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Hardware Technology

Unisys Phasing Out Decades-Old Mainframe Processor For x86 113

angry tapir writes: Unisys is phasing out its decades-old mainframe processor. The chip is used in some of Unisys' ClearPath flagship mainframes, but the company is moving to Intel's x86 chips in Libra and Dorado servers in the ClearPath line. The aging CMOS chip will be "sunsetted" in Libra servers by the end of August and in the Dorado line by the end of 2015. Dorado 880E and 890E mainframes will use the CMOS chip until the servers are phased out, which is set to happen by the end of 2015.
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Unisys Phasing Out Decades-Old Mainframe Processor For x86

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  • Half a century (Score:5, Informative)

    by Animats ( 122034 ) on Wednesday June 18, 2014 @02:33AM (#47260715) Homepage

    That's over half a century of the UNIVAC 36-bit architecture, going back to the UNIVAC 1107 []. The operating system in use today, originally EXEC 8, later OS 1100, later OS 2200, first ran on the UNIVAC 1108 in 1966.

    Some programs from the 1970s will still run today. Some from that era are still being maintained and distributed.

  • Re:Half a century (Score:2, Informative)

    by Anonymous Coward on Wednesday June 18, 2014 @03:31AM (#47260823)

    Yep, X86 is definitely taking over.

  • by rudy_wayne ( 414635 ) on Wednesday June 18, 2014 @03:32AM (#47260825) []

    Oct 19, 2010

    " This week the company updated its Libra and Dorado mainframe lines, touting a new all-Intel architecture,"

  • Re:Half a century (Score:4, Informative)

    by Guy Harris ( 3803 ) <> on Wednesday June 18, 2014 @04:02AM (#47260881)

    Uh, I thought this was the descendant of Burroughs B5000? You know, the computer that Alan Kay tells everyone to take a look at to understand how silly today's architectures look in comparison.

    It's both the descendants of the 36-bit Univac 1108 and the 48-bit-plus-tags Burroughs 6500 (very much like, but not compatible with, the B5000).

  • Re:Half a century (Score:5, Informative)

    by Required Snark ( 1702878 ) on Wednesday June 18, 2014 @06:11AM (#47261151)
    The Burroughs part is a tagged memory architecture. There is no assembler, a variant of ALGOL is the system programming language. It's a hardware stack machine. Each memory word has tag bits that identify what kind of information is stored. Memory addressing is through segments, which do hardware bounds checking. Check out [] for details.

    The hardware and software were designed concurrently. This means that the system is very efficient and not very prone to software errors. Because of the hardware addressing mechanisms and the memory protection bits, this machine was immune to many of the security issues that plague modern CPU architectures. It is near to impossible to break security, because it is enforced by a combination of hardware and software. No current x86/Power/Sparc/??? will ever be as secure as this kind of machine. (The Mill CPU has some of the same characteristics, but lacks tagged memory bits in main memory.)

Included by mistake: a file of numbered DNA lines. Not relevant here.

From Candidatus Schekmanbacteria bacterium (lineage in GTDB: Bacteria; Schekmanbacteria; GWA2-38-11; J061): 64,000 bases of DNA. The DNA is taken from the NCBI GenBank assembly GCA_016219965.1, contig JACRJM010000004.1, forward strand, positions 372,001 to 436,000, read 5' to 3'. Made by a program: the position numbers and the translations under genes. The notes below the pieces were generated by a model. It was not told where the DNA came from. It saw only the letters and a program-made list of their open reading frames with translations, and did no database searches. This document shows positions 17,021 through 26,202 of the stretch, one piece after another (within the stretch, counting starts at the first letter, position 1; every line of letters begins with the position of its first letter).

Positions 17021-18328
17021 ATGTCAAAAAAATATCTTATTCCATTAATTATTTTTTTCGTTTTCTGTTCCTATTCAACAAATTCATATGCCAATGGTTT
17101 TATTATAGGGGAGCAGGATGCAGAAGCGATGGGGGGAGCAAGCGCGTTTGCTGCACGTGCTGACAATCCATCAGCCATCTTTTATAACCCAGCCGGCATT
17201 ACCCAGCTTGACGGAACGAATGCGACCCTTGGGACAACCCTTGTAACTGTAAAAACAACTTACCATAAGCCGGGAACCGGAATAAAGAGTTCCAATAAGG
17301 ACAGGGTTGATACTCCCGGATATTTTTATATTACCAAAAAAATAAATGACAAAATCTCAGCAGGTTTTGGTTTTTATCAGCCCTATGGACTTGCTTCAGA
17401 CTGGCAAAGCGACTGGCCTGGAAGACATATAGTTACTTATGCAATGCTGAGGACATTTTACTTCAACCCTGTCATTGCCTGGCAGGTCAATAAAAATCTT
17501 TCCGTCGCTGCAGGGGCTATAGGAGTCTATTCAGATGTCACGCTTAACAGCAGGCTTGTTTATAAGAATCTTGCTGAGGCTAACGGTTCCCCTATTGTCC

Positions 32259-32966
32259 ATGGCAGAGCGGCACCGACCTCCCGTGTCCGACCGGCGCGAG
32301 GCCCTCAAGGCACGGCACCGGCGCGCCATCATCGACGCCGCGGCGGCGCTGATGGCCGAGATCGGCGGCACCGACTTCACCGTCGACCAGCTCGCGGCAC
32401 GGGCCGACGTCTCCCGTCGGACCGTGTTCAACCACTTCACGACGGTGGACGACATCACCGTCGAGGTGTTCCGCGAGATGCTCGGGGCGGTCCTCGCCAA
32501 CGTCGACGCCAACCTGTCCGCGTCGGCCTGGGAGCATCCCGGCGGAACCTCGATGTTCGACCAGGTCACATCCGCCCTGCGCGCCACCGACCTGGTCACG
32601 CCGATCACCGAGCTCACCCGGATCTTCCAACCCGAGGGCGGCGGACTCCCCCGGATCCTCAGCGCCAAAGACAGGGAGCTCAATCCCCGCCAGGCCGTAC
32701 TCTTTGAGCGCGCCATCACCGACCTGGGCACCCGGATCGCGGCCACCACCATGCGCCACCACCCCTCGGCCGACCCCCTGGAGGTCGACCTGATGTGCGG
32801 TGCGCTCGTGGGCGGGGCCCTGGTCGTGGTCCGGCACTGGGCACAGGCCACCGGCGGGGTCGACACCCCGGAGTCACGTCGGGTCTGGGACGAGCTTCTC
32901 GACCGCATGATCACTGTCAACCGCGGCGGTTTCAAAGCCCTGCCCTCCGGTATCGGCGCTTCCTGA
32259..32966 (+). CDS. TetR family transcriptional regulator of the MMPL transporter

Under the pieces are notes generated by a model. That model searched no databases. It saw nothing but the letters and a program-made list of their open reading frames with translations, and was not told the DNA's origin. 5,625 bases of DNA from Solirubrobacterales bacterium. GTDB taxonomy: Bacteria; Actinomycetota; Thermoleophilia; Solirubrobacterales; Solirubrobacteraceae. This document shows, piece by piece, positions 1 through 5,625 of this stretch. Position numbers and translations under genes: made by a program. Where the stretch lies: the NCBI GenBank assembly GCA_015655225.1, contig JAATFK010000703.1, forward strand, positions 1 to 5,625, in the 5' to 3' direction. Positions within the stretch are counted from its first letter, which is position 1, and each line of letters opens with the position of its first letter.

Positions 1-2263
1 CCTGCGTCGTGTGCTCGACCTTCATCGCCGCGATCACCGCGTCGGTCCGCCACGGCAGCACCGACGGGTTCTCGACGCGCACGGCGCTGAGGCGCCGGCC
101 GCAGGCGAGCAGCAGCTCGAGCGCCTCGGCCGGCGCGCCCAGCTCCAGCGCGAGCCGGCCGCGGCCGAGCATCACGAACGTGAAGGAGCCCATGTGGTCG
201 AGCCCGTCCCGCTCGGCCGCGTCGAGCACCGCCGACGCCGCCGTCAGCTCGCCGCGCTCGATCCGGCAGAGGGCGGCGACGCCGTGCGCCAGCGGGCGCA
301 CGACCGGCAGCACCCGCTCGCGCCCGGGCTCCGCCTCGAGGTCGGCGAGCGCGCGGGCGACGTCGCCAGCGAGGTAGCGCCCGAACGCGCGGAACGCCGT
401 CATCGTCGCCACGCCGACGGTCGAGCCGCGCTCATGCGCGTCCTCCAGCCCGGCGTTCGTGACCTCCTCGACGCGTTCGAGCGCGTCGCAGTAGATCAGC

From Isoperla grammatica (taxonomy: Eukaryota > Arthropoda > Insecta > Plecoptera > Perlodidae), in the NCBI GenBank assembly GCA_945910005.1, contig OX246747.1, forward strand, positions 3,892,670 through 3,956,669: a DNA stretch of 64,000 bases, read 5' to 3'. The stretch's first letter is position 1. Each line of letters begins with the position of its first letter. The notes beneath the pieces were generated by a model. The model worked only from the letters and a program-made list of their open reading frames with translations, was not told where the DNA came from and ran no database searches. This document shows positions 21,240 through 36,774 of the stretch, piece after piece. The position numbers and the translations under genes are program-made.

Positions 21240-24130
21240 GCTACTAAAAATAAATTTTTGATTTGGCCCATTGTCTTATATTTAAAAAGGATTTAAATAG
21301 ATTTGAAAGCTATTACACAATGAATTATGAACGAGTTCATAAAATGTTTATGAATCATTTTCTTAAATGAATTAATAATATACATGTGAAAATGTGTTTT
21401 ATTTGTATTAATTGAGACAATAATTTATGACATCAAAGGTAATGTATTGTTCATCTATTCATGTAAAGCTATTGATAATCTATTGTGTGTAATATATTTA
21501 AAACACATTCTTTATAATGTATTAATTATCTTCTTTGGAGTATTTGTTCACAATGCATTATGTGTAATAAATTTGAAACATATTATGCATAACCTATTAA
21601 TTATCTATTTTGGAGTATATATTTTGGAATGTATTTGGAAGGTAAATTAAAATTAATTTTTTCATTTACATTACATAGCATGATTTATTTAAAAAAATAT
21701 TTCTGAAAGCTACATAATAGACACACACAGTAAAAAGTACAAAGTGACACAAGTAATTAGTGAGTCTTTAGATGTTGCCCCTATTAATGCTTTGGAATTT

As a field, computing took a wrong turn when it went after MIPS as a measure of "goodness". Using hardware resources to enforce secure computing address the fundamental problem of writing reliable software. It protects against coding errors and against malicious attacks. Now that hardware is cheap, the additional cost of tag bits in memory or address range checking could be easily supported.

    But we're stuck with fast insecure architectures and there seems to be no turning back. It wouldn't be surprising that current systems are in fact less efficient when you take into account the cost of trying to make insecure hardware secure along with the costs associated with software failures and stolen data, corrupted data bases, down time, debugging, etc. (By the way, Burroughs systems had great up times, which was also true of Symbolics Lisp systems, which also had memory tag bits and was programmed from the bottom up in a high level language.)

  • by Vlad_the_Inhaler ( 32958 ) on Wednesday June 18, 2014 @11:04AM (#47262905) Homepage

    Speaking as someone who programs and administers computers on the Dorado line, that is total bollox. dreamchaser's post is also inaccurate.

    Part of the Exec (= OS) is written in Assembler, the rest is in a proprietary language called Plus (a bit like Pascal) or C.
    The same applies to processors and libraries provided by Unisys or third parties.
    User programs can be in Fortran, Cobol, C or Assembler. Pascal and PL/1 were dropped a few years back, use of Plus in non-Unisys-written code is unsupported.

    The key part of the article was Both the OSes will execute tasks on Intel's Xeon server chips through a firmware layer that translates the OS code for execution on x86 chips. Existing programs will work without recompilation, it is the Exec which needs to make the accomodations.

    I don't know much (ok, anything at all) about the Libre lines but the Dorado machines have some very unusual characteristics such as 9-bit bytes which would render anything other than hardware compatibility a total disaster necessitating a forced conversion to another platform immediately.

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